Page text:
|World Cup warm-up: Wales v England|
|Venue: Principality Stadium, Cardiff Date: Saturday, 17 August Kick-off: 14:15 BST|
It was good while it lasted.
This means the All Blacks stay top of the official World Rugby rankings when they are published on Monday and continue their 10-year dominance.
Former England scrum-half Matt Dawson said he felt that number one tag had weighed on Wales at Twickenham.
Wales certainly demonstrated they still have some work to do to be considered the world’s best side as they produced a disjointed performance.
Gatland insists, though, that being number one only matters after the Rugby World Cup final on 2 November in Japan.
“I think some people mentioned it [being ranked number one] yesterday,” said Gatland.
“It’s a nice accolade but the biggest prize is a couple of months away in Japan. Whoever wins the World Cup is the number one in the world. Everyone’s writing off the All Blacks, but you do at your peril.”
The first of four pre-season matches produced an injury concern, with fly-half Gareth Anscombe limping off in the first half.
Cue cries from people asking why Wales were playing so many warm-up games before the World Cup.
There will be no let up, with Gatland saying he intends to name a “fully loaded” side for the return fixture against England in Cardiff next Saturday.
That will not please people who want Wales’ top stars safeguarded.
They had already lost British and Irish Lions back-rower Taulupe Faletau (collarbone) to a training ground accident while Cardiff Blues scrum-half Tomos Williams will also have a scan on a shoulder problem.
Wales have a bit more time to name their squad – they unveil their 31-man party at the beginning of September while England name theirs on 12 August.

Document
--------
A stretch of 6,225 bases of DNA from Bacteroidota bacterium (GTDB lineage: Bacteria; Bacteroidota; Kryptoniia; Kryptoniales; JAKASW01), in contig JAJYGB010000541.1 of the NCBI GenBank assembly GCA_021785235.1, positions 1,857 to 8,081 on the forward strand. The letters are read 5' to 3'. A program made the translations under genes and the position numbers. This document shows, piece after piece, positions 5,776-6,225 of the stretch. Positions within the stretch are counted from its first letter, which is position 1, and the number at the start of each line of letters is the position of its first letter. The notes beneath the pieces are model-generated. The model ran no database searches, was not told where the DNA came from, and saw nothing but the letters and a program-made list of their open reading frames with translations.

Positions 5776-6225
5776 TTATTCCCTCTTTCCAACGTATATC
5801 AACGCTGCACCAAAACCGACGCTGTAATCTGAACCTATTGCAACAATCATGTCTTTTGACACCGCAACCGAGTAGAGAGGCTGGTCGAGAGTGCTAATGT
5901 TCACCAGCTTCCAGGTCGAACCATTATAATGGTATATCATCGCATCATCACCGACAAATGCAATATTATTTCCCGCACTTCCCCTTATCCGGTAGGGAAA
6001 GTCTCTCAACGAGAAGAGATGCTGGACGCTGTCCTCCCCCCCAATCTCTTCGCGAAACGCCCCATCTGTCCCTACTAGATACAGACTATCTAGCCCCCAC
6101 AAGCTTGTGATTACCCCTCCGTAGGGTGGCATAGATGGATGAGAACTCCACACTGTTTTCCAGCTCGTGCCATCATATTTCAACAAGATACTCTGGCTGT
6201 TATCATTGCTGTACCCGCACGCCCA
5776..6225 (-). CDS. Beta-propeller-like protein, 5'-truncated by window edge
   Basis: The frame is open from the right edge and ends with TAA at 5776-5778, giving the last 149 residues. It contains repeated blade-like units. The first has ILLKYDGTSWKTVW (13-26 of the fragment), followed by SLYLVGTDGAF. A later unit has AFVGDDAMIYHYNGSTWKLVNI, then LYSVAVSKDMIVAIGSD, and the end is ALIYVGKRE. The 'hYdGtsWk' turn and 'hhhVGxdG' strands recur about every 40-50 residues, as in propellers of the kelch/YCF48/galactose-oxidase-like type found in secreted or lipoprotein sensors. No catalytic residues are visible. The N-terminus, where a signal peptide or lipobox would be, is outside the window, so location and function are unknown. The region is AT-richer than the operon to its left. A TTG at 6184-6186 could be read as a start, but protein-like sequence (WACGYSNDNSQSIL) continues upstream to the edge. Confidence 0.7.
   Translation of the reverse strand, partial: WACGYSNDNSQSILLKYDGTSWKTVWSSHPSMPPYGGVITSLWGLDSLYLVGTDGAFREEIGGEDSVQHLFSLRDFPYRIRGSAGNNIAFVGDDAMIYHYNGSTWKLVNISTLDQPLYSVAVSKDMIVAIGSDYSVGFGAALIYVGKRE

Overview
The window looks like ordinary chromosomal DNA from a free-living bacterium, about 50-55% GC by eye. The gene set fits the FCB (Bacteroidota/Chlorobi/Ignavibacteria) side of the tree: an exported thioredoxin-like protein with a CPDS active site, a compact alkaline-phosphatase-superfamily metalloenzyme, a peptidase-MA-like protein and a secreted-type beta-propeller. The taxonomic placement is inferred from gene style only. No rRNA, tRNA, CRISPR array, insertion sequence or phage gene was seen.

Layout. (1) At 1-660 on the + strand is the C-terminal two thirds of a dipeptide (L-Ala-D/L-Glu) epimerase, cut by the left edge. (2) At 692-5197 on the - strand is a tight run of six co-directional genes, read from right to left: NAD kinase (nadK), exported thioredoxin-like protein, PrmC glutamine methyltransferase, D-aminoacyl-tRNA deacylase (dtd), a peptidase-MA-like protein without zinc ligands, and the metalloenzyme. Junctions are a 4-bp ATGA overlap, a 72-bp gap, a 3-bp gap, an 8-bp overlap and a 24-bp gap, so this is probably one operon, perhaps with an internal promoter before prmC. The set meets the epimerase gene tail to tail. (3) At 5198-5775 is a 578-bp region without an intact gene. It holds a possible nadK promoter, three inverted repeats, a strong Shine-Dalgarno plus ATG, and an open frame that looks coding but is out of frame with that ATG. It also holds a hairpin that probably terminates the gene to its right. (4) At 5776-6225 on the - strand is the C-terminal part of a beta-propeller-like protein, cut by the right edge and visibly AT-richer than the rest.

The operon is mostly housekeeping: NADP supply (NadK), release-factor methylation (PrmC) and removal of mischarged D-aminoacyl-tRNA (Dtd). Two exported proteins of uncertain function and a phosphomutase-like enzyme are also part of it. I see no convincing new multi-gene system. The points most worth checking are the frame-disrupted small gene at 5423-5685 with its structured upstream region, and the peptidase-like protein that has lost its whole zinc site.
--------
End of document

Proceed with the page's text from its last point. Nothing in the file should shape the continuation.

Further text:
“I wouldn’t want to be naming my squad on Monday, I can tell you that,” said Gatland.
“We’ve got a few more games together and a few more weeks of training.”
England coach Eddie Jones had his own agenda after the game, suggesting Wales could have had two players sent off during the match for high tackles.
Jones refused to identify which incidents and perpetrators he was referring to, his outburst coming after the controversial red card issued to New Zealand second-row Scott Barrett in the defeat by Australia on Saturday.
Controversies aside, England ended Wales’ 14-match unbeaten run, stretching over 18 months, with a powerful performance.
This was despite Wales having the favourites tag after being at full strength against a second-string English side.
Gatland was disappointed with the defeat but acknowledged that in the long run it is what happens in Japan that matters. After all, no importance will be placed on the score of a pre-season warm-up game in August. Even it is England v Wales.
“It’s disappointing, but it’s not something that we’ll dwell on,” said Gatland.
“It’s all about what happens in the middle of September, it’s what we are building for.
“It’s a warm-up game for the World Cup. Any loss is disappointing but it’s not competition phase.
“You have to take that opportunity, look at the negatives but also the positives.
“It’s about what we take out of today, the things to work on and address.”
There were bright sparks with a brilliant Gareth Davies try that Gareth Edwards would have been proud of, while George North and Jonathan Davies looked dangerous in attack.
But a slow start cost Gatland’s side dear, as the Wales defence was too passive initially and handling errors were committed when chances were created.
Lineout mistakes and scrum weaknesses were also concerning as England’s tight forwards strangled Wales in the second half.
These are all matters to be addressed before England visit Cardiff.
“We went into the Six Nations with a strategy against England and we implemented that well and were effective,” added Gatland.
“Today we played differently and tried to work things out. England did what they’re good at.
“Their scrum was excellent, they drove the lineouts well and they were direct in the way they played.
“We’ve got some things to tidy up on to negate that. They’ve scored a try from our errors.
“We need to be more accurate in attack. We addressed a few things and I thought we were a lot better in the second half.
“We think those things are pretty fixable. To stop them getting momentum at driven line-outs is something we’ll work on along with the scrum.
“Overall it looked like a pre-season game for us and we will definitely be better next week.”
Wales know they will have to be.
There is no need to panic quite yet but a return to winning ways against Wales’ greatest rivals next weekend will help regain that World Cup momentum which can contribute to the overall prize of being ranked number one in the world – when it matters.